So, as customers and consumers, we are probably dealing with a certain amount of misleading comments, files and information from representatives of the music and movie industry along with their defective products, intentional bad sectors, music cd's with intentionally elevated read errors, music cd's with auto-loading software to pollute customer's computers, lawsuits filed against anyone who advocates "fair use", lawsuits against software firms or internet services who produce tools or offer services that "might" be used to duplicate material which is copyrighted, lawsuits against their own customers based on totally unrealistic estimates of losses due to downloading and copying.
The music and movie industry has set itself on a path to abuse their own customers to as great an extent as possible. And they think that is going to lead to increased sales, revenues and profit margins.
It's hard to have any sympathy for as wealthy a group of firms and people as this, while they chase after lawsuit settlements from teenagers, college students and their own long time dedicated customer base.
I still believe that 90%+ of the music and videos that folks download or copy, would not result in a sale, if the copy were not possible or made. I think the entertainment industry wastes a lot of money chasing this copy protection paranoia. Read today's "news" highlights on this site. I'm sure Sylvia Price and her daughter are going to begin purchasing all those cd's that Sylvia's daughter was downloading, now that the BPI has forced them to begin trying to save money to pay them off as a result of their lawsuit. The logic of an industry so intent on abusing and driving away their customers escapes me.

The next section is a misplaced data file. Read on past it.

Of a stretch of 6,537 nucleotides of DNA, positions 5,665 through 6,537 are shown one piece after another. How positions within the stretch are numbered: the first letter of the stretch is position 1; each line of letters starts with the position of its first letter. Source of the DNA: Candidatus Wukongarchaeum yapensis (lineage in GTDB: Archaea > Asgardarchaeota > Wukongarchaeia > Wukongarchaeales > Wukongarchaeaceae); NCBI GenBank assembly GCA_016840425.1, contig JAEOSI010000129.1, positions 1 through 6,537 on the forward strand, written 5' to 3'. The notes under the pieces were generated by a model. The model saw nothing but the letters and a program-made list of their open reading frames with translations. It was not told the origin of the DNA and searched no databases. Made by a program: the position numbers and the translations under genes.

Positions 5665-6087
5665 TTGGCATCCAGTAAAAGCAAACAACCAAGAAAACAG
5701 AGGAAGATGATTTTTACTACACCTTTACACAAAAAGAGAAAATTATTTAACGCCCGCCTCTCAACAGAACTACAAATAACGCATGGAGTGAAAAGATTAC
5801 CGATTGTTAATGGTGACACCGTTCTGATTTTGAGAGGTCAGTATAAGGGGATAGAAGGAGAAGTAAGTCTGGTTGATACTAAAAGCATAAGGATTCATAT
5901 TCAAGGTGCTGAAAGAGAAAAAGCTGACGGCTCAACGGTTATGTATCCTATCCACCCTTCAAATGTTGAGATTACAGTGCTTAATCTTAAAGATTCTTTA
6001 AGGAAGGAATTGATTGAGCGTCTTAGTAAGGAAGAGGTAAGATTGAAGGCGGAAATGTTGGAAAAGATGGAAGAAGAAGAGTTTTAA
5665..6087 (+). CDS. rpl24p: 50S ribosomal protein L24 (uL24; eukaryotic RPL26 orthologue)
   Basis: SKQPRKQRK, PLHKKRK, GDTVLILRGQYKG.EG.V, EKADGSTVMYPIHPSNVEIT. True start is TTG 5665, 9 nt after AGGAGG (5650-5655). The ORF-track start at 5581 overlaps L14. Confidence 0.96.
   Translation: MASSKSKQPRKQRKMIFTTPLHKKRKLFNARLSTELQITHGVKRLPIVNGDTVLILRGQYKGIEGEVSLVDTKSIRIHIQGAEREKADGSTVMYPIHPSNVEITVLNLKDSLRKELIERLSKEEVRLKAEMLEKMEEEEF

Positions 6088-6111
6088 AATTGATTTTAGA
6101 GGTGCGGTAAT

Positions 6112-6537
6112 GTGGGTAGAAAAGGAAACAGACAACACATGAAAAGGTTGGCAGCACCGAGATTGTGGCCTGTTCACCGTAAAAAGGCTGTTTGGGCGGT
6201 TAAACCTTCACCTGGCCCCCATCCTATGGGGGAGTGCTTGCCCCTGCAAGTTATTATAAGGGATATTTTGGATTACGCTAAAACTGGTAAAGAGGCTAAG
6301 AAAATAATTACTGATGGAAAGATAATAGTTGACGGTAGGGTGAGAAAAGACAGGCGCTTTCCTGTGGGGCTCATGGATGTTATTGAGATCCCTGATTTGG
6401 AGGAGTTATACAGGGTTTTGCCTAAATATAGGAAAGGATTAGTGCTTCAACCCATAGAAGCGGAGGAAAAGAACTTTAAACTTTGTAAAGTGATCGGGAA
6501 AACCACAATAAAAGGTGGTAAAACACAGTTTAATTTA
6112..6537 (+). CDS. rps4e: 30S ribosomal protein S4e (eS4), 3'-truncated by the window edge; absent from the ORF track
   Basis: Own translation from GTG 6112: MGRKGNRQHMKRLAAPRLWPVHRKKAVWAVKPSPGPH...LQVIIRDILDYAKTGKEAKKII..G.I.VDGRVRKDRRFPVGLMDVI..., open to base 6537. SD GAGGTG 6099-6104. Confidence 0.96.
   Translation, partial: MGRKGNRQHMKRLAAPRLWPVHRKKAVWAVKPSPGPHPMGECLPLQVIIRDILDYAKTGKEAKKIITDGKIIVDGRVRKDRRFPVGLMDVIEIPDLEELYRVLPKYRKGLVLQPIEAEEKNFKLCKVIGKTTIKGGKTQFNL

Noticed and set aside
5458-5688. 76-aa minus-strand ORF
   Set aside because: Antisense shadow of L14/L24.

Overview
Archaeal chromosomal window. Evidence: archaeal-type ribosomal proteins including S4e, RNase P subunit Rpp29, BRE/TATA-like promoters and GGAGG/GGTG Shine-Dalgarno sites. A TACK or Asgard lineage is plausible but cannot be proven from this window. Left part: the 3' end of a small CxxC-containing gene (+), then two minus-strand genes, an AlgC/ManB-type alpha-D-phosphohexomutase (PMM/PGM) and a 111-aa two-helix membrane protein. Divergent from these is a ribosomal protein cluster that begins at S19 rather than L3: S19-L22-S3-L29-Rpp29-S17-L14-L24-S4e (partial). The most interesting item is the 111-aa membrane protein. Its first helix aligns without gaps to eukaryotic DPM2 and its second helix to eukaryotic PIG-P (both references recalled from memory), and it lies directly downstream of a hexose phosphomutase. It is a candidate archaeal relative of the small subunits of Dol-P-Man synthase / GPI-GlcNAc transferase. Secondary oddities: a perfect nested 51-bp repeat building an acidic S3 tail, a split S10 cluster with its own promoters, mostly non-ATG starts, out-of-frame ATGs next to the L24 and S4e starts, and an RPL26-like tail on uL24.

I read recently that the music industry was encouraged to embrace Suncomm's latest version of ineffective copy protection because the Velvet Revolver cd had that software pollution applied to it, and the sales of the cd did not decrease as a result. Think about that. If selling a cd which tries to pollute a customer's computer with suncomm's drivers was such a good thing for the industry, shouldn't sales of that cd increase beyond expectations? Might the sales figures of this particular cd simply represent how useless this suncomm copy protection exercise really is? If the suncomm copy protection doesn't actually prevent copying - why bother with it? If it does prevent copying, and the folks who would have copied it didn't run out and buy the cd as a result - why bother with it?
How many folks out there have adopted my philosophy of not buying these things if they are labeled, or returning them as defective if they are not clearly labeled?
I think companies like Macrovision and Suncomm have sold the industry a totall worthless collection of products and processes that will do more harm than good. But then companies like this only exist as long as the entertainment industry throws money away as a result of their copy protection paranoia.